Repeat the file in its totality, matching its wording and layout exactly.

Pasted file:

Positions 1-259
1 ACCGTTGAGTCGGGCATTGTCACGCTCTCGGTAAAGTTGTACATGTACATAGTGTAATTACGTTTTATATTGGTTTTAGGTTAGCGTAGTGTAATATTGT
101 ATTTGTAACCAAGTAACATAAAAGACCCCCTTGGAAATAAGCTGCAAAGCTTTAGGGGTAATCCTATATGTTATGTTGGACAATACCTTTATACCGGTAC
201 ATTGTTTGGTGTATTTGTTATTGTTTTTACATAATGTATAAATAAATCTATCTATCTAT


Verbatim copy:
Positions 1-259
1 ACCGTTGAGTCGGGCATTGTCACGCTCTCGGTAAAGTTGTACATGTACATAGTGTAATTACGTTTTATATTGGTTTTAGGTTAGCGTAGTGTAATATTGT
101 ATTTGTAACCAAGTAACATAAAAGACCCCCTTGGAAATAAGCTGCAAAGCTTTAGGGGTAATCCTATATGTTATGTTGGACAATACCTTTATACCGGTAC
201 ATTGTTTGGTGTATTTGTTATTGTTTTTACATAATGTATAAATAAATCTATCTATCTAT